John Mulderig is on the staff of Catholic News Service.



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Monica: The circumstances of St. Monica’s life could have made her a nagging wife, a bitter daughter-in-law and a despairing parent, yet she did not give way to any of these temptations. Although she was a Christian, her parents gave her in marriage to a pagan, Patricius, who lived in her hometown of Tagaste in North Africa. Patricius had some redeeming features, but he had a violent temper and was licentious. Monica also had to bear with a cantankerous mother-in-law who lived in her home. Patricius criticized his wife because of her charity and piety, but always respected her. Monica’s prayers and example finally won her husband and mother-in-law to Christianity. Her husband died in 371, one year after his baptism.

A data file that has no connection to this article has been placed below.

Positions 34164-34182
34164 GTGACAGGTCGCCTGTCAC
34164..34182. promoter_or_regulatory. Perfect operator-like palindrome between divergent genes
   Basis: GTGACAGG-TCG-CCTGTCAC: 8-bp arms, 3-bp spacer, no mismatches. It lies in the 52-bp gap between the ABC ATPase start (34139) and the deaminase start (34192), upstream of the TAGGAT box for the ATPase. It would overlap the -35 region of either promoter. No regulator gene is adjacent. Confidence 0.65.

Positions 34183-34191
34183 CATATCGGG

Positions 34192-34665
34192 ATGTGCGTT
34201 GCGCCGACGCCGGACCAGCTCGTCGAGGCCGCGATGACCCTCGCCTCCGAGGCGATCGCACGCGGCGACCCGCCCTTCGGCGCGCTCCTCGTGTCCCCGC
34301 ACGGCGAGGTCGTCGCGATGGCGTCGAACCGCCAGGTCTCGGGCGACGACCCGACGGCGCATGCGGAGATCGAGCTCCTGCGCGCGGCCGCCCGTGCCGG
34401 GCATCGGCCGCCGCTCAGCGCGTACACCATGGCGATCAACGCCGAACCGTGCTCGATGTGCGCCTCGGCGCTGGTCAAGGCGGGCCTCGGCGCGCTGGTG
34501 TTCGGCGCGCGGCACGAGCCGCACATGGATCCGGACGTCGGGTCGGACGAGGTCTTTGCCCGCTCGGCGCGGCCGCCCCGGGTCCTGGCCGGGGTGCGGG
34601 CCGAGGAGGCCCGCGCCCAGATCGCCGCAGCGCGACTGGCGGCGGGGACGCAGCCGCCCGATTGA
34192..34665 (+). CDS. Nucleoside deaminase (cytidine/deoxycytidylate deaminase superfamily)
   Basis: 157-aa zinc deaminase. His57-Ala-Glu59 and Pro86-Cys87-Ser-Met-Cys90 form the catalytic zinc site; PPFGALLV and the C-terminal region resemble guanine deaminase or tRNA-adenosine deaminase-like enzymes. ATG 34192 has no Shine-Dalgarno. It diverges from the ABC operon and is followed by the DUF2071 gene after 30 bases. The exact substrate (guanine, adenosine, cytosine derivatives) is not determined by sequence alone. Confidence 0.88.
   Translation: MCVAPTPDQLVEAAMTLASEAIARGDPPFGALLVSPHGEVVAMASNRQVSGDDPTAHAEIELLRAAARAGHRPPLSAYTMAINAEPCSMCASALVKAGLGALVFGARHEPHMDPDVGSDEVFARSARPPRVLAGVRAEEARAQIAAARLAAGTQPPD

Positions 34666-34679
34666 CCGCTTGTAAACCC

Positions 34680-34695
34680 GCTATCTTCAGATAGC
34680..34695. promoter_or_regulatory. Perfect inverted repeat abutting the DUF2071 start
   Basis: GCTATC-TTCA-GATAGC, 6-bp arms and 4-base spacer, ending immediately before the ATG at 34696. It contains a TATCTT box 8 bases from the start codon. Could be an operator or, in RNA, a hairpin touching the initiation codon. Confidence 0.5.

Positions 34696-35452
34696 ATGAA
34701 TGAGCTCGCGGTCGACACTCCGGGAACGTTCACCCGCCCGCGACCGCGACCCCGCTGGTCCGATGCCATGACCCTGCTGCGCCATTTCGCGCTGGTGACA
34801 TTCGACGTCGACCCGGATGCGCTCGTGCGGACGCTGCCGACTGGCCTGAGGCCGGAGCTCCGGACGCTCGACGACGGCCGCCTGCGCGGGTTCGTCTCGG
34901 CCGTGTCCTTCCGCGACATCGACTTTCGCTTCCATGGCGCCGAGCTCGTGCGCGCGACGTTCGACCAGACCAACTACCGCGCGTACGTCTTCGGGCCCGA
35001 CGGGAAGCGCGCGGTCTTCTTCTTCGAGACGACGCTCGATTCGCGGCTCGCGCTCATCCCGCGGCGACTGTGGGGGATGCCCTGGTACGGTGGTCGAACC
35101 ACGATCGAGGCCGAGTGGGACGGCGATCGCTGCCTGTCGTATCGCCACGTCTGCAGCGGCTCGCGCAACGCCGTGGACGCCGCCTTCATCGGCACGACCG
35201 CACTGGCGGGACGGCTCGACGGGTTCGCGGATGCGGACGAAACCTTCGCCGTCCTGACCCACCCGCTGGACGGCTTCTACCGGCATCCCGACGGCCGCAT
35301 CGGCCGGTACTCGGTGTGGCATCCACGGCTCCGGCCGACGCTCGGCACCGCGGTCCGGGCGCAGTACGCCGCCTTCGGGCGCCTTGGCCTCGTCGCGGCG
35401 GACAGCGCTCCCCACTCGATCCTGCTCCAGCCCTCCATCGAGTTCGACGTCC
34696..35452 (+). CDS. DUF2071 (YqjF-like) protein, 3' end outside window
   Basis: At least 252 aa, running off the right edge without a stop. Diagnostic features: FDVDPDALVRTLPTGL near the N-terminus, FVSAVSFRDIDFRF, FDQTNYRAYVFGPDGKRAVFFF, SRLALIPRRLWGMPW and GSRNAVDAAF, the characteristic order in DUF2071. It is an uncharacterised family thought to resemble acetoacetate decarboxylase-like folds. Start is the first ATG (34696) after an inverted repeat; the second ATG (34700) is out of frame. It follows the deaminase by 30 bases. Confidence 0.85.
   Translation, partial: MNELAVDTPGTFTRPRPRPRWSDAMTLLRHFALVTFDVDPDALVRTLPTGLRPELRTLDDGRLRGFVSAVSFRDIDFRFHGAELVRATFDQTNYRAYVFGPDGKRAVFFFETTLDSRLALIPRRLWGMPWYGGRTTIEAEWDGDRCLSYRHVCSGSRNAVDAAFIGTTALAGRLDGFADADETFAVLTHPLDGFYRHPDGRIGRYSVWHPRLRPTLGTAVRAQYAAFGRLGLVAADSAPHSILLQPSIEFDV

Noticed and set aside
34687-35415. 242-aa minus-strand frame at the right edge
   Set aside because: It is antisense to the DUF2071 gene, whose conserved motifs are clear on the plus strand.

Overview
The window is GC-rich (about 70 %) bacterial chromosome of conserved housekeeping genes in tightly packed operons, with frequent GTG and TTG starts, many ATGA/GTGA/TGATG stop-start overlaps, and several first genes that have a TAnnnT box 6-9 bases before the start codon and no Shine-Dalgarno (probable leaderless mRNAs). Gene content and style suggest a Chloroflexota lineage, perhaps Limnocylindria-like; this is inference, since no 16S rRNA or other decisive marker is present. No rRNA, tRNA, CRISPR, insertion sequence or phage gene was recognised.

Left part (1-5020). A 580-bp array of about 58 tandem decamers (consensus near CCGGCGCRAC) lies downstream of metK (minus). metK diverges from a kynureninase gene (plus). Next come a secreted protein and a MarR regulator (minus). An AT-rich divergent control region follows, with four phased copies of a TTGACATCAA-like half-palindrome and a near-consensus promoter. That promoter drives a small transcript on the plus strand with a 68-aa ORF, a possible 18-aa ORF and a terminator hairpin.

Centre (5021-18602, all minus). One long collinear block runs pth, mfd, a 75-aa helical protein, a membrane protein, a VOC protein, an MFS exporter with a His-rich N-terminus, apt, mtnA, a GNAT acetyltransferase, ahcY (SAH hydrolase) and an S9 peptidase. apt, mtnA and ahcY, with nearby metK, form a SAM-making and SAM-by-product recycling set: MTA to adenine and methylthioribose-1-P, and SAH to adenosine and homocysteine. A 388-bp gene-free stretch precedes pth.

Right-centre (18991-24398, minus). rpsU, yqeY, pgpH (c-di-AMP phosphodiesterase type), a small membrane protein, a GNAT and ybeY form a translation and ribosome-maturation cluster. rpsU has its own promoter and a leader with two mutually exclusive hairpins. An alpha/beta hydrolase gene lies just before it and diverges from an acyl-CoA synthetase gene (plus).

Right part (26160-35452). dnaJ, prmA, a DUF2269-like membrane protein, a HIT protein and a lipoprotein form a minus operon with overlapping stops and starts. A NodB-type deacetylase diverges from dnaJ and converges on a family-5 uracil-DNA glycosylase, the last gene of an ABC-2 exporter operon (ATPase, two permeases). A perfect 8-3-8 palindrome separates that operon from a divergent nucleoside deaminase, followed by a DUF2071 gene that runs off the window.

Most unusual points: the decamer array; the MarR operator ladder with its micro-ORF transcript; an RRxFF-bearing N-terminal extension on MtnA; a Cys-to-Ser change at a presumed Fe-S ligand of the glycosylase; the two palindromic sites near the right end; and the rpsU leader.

<p>Monica had at least three children who survived infancy. The oldest, Augustine (August 28) , is the most famous. At the time of his father’s death, Augustine was 17 and a rhetoric student in Carthage. Monica was distressed to learn that her son had accepted the Manichean heresy (all flesh is evil)  and was living an immoral life. For a while, she refused to let him eat or sleep in her house. Then one night she had a vision that assured her Augustine would return to the faith. From that time on, she stayed close to her son, praying and fasting for him. In fact, she often stayed much closer than Augustine wanted. </p><p>When he was 29, Augustine decided to go to Rome to teach rhetoric. Monica was determined to go along. One night he told his mother that he was going to the dock to say goodbye to a friend. Instead, he set sail for Rome. Monica was heartbroken when she learned of Augustine’s trick, but she still followed him. She arrived in Rome only to find that he had left for Milan. Although travel was difficult, Monica pursued him to Milan. </p><p>In Milan, Augustine came under the influence of the bishop, St. Ambrose, who also became Monica’s spiritual director. She accepted his advice in everything and had the humility to give up some practices that had become second nature to her (see Quote, below). Monica became a leader of the devout women in Milan as she had been in Tagaste. </p><p>She continued her prayers for Augustine during his years of instruction. At Easter, 387, St. Ambrose baptized Augustine and several of his friends. Soon after, his party left for Africa. Although no one else was aware of it, Monica knew her life was near the end. She told Augustine, “Son, nothing in this world now affords me delight. I do not know what there is now left for me to do or why I am still here, all my hopes in this world being now fulfilled.” She became ill shortly after and suffered severely for nine days before her death. </p><p>Almost all we know about St. Monica is in the writings of St. Augustine, especially his <i>Confessions</i>.</p> American Catholic Blog Trust always and a great deal in divine providence; never, never must you let yourselves be discouraged, despite contrary winds. I say it again: trust in God and Mary Immaculate; be faithful and forge ahead! <br />-Paulina do Coração Agonizante de Jesus